The Peatland Water Sanctuary scheme, encompassing large-scale peatland restoration and conservation and watershed conservation in Scotland, follows Suntory and Beam Suntory's establishment of natural water sanctuaries in the US and Japan.
Jointly, the companies plan to invest more than $4 million in the restoration and conservation of 1,300 hectares of peatland by 2030 - enough to produce the same amount of peat that Beam Suntory harvests each year to make its Scotch whiskies (based on an estimated natural accumulation rate of 1mm per year across the restored area).
Suntory and Beam Suntory will also undertake new watershed conservation projects at various locations around Scotland, the first of which is due to begin at the Ardmore distillery in November 2021. At the same time, peatland restoration works are set to commence near the Ardmore distillery, with the initial phase seeing nearly 15 hectares of peatland in the Ardmore Knockandy Hill north slope restored.
Initial assessments for new projects are already underway on Islay, where Beam Suntory's Bowmore and Laphroaig distilleries are located, while surveys for watershed activities near its Auchentoshan and Glen Garioch distilleries are also being planned.
This initial restoration project is being undertaken in partnership with the James Hutton Institute, which is assisting with research, planning and execution, and Forestry and Land Scotland, which owns the land.
Tak Niinami, CEO of Suntory Holdings, said: "The Peatland Water Sanctuary initiative is inspired by Suntory's Mizu to Ikiru ('Living with Water') promise, which is underpinned by our mission to create harmony with people and nature. We believe that water flowing through the peatlands is suited for whisky production, and by restoring and conserving peatlands, we hope not only to contribute to preserving whisky production as an indispensible part of Scotland's culture, but also fulfil our responsibility as a company that relies on the blessings of nature."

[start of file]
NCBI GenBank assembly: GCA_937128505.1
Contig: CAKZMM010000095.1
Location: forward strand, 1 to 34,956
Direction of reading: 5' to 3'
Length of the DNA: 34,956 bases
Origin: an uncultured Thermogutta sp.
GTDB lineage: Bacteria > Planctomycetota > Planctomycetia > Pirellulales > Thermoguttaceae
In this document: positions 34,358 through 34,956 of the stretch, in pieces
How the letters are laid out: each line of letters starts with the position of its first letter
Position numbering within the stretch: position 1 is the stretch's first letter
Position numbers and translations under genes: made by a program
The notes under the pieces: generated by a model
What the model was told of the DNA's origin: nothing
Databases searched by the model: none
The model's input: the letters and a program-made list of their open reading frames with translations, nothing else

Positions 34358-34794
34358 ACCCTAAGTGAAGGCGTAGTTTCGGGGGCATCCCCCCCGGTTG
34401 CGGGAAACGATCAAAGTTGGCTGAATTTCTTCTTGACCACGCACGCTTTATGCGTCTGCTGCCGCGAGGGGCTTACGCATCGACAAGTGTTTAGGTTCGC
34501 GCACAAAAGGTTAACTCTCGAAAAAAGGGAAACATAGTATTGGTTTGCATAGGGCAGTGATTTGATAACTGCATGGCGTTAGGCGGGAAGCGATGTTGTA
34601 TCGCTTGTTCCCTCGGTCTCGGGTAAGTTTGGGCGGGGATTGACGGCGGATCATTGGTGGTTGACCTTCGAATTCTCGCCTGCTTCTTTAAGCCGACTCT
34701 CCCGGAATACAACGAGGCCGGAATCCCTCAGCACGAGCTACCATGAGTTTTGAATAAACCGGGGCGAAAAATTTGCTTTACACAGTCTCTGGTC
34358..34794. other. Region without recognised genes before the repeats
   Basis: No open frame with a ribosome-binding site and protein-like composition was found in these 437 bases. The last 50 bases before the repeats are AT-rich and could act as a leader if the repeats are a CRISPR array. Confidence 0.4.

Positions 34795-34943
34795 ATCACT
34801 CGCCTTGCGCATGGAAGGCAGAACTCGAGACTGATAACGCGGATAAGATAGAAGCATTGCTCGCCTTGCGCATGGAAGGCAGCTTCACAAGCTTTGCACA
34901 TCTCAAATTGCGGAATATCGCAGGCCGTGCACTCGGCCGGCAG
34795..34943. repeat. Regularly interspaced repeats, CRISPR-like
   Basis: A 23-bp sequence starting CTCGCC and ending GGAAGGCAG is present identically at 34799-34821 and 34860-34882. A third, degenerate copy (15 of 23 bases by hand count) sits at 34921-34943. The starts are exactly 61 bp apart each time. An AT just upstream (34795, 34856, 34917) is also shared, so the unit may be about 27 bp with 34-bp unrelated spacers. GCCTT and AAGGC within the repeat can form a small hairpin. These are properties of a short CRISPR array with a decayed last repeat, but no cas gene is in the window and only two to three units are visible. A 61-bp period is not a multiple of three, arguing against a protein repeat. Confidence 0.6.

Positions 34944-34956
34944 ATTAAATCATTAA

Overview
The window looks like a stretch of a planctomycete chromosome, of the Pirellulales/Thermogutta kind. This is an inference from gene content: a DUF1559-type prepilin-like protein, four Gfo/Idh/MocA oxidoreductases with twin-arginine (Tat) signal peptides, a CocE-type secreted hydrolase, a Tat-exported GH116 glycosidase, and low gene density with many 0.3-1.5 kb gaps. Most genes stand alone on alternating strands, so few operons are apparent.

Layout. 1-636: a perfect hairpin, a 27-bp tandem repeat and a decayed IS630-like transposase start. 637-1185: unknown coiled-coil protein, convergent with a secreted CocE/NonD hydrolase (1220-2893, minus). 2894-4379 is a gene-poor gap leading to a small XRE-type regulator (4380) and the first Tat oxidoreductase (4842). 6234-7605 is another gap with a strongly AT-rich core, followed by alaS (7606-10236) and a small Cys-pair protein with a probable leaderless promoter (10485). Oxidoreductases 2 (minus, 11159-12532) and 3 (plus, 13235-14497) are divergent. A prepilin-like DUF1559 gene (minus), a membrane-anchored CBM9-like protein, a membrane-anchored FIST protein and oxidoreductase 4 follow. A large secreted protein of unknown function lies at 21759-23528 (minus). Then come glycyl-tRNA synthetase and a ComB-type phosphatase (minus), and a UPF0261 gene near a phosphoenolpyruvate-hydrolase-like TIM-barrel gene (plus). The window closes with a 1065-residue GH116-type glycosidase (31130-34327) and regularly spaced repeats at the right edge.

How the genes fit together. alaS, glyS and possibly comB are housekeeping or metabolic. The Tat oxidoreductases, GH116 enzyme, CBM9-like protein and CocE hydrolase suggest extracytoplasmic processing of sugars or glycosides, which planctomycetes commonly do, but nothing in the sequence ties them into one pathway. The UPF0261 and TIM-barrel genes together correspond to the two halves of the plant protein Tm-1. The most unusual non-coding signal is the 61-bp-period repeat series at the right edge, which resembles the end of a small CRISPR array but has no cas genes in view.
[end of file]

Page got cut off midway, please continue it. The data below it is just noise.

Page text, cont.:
The long-term aim of the Peatland Water Sanctuary initiative is that, by 2040, Suntory and Beam Suntory will have restored sufficient peatlands to equate to twice the volume of peat it harvests annually for its Scotch whiskies. The initiative aligns with the Suntory Group Sustainability Vision and Beam Suntory's Proof Positive sustainability strategy, as well as the Scotch Whisky Association's environmental commitments.
David Hunter, chief supply chain officer at Beam Suntory, said: "As part of our Proof Positive sustainability strategy, we believe it's our responsibility to make a positive impact on the environment in which we operate, which is why we are committing to restoring and conserving as much peat as we harvest by 2030, as well as conserving watersheds across Scotland."
Prof Colin Campbell, CEO of the James Hutton Instititute, said: "Healthy peatlands help build resilience into our water supplies and restoring them allows nature to recover from the impact of climate change and promotes long-term carbon sequestration. These natural assets are essential for sustaining one of Scotland's most important industries, and it is truly a pleasure to work with partners who have such a well-developed philosophy around the protection of our natural environment."
Despite the Scotch whisky industry only accounting for 1 per cent of the country's peat use, distilleries and drinks conglomerates including Suntory and Beam Suntory have laid plans to restore the areas from which they harvest their peat as part of broader sustainability commitments.